RALPH W. SCHREIBER Conservation Award, 2012

The 2012 Ralph W. Schreiber Conservation Award was presented to Paul A. Johnsgard for his outstanding contributions to the conservation of the Great Plains of North America. Few living ornithologists have written as widely about birds, been more instrumental in promoting awareness of birds generally and the Great Plains avifauna specifically, or have influenced the public more than Paul A. Johnsgard. 

The Great Plains of North America is one of the most imperiled landscapes in the world. The birds that depend upon these fragile habitats are being lost. Without the support of the public, policy-makers, local governments and others, no conservation program can hope to be successful. This support can only be garnered through education, as people will only conserve what they understand and appreciate. Through his lifetime of writing, photography, drawing, lecturing, teaching, research, and television productions, Paul A. Johnsgard has tirelessly presented a message of how important it is to understand, appreciate and conserve the birds of the Great Plains and their habitats. Hardly any ornithologist alive today has reached as many readers with the important message that nature is exciting and that our rich natural heritage must be preserved for future generations.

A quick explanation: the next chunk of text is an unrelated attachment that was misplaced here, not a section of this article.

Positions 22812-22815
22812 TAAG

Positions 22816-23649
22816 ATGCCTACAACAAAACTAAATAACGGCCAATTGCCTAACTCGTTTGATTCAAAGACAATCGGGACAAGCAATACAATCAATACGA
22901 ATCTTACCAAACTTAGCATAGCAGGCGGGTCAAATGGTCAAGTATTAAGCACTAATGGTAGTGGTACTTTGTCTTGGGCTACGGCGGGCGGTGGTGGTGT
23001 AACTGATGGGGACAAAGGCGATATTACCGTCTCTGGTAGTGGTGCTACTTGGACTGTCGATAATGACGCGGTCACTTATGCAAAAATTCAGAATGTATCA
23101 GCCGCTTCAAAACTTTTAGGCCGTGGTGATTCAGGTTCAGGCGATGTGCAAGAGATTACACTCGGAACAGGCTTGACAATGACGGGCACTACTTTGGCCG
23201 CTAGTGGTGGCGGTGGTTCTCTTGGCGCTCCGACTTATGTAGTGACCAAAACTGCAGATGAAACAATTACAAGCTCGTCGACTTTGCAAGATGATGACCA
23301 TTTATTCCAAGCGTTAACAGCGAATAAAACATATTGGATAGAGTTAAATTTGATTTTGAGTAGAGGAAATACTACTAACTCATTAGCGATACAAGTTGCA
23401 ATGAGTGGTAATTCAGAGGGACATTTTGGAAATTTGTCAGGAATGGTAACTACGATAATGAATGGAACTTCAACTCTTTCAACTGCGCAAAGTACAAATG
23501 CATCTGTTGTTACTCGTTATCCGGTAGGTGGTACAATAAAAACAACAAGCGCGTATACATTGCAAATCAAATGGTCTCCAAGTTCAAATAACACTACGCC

Following a M.S. at Washington State University, Paul completed Ph.D. training at Cornell University with Charles Sibley (having a major role in the development of Sibley’s pioneering work on the use of egg-white proteins for avian taxonomy), and later did a postdoctoral fellowship at the Wildfowl Trust in the UK. Paul’s initial scientific interests were in the evolutionary relationships among waterfowl species with a later focus on the ethology of pair formation behavior, especially in Mallards and Black Ducks.  He also did work on eiders and various little-known Australian and South American ducks.